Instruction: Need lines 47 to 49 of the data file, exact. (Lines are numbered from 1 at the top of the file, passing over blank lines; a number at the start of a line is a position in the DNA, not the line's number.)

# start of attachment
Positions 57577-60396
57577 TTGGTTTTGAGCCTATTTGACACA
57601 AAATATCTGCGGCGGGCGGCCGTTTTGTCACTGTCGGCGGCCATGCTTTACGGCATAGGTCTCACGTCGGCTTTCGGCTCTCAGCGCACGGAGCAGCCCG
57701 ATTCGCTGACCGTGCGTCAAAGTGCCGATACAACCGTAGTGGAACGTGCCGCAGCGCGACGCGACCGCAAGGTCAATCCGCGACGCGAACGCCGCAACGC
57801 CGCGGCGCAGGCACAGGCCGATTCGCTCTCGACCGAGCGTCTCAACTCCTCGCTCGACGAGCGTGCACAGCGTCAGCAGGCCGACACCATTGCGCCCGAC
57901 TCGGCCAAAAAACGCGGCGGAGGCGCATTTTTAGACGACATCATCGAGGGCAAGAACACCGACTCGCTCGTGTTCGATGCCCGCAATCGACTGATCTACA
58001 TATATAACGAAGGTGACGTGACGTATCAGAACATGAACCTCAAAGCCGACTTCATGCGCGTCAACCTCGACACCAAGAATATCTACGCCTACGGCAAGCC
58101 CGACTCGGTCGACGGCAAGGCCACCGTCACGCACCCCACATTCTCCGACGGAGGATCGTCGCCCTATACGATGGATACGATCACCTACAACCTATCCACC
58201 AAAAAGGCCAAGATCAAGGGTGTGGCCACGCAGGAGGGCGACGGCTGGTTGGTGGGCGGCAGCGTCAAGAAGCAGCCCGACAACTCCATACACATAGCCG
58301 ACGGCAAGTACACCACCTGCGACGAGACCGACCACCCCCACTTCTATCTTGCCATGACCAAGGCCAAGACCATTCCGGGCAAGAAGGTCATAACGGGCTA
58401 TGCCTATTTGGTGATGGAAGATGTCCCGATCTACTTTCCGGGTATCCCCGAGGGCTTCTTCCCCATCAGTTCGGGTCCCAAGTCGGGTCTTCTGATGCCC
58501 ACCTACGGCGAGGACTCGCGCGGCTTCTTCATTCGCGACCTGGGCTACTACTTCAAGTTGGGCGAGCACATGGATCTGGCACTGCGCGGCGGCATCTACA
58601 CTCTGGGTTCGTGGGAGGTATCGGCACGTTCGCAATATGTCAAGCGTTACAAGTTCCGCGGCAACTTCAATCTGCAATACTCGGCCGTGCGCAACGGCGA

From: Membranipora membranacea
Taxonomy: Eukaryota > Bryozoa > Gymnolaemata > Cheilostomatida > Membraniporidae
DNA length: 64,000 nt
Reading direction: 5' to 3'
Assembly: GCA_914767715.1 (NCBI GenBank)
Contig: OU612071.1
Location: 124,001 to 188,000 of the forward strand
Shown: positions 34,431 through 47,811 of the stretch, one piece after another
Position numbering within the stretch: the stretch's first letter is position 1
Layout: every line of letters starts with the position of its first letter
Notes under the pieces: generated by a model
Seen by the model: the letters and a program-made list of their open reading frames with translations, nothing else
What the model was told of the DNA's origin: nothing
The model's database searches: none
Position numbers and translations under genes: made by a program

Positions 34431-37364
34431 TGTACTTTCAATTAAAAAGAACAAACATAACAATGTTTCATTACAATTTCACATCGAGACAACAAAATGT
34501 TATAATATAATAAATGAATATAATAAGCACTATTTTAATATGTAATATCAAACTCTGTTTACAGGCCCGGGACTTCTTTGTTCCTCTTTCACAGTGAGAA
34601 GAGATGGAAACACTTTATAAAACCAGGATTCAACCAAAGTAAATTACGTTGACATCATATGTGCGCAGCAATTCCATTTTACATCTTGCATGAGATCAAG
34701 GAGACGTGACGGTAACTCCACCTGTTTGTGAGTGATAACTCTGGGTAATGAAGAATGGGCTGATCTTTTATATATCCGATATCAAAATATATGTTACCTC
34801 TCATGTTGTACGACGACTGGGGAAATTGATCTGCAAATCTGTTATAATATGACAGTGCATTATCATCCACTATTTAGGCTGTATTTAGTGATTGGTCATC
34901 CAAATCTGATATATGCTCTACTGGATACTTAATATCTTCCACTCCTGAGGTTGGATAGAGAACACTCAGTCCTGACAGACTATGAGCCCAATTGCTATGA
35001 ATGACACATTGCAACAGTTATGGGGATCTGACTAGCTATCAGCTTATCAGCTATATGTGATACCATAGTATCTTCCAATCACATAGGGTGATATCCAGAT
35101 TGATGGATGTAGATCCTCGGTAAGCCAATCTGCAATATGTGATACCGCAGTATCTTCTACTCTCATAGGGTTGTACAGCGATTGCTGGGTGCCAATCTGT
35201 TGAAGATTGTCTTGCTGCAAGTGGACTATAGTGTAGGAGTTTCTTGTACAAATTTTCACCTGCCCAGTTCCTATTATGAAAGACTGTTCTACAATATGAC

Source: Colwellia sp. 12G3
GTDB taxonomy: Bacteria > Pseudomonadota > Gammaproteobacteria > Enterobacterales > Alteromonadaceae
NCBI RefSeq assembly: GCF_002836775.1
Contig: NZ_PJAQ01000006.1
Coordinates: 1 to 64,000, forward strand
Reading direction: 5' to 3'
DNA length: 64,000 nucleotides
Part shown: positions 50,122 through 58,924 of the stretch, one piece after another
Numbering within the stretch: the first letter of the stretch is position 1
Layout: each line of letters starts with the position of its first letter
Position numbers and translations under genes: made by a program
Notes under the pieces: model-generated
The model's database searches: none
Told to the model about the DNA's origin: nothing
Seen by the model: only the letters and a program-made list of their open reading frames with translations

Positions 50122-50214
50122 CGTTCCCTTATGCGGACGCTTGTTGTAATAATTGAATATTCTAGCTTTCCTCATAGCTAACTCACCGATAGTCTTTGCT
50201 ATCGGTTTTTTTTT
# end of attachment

Numbering within the stretch: the first letter of the stretch is position 1
Layout: each line of letters starts with the position of its first letter
Position numbers and translations under genes: made by a program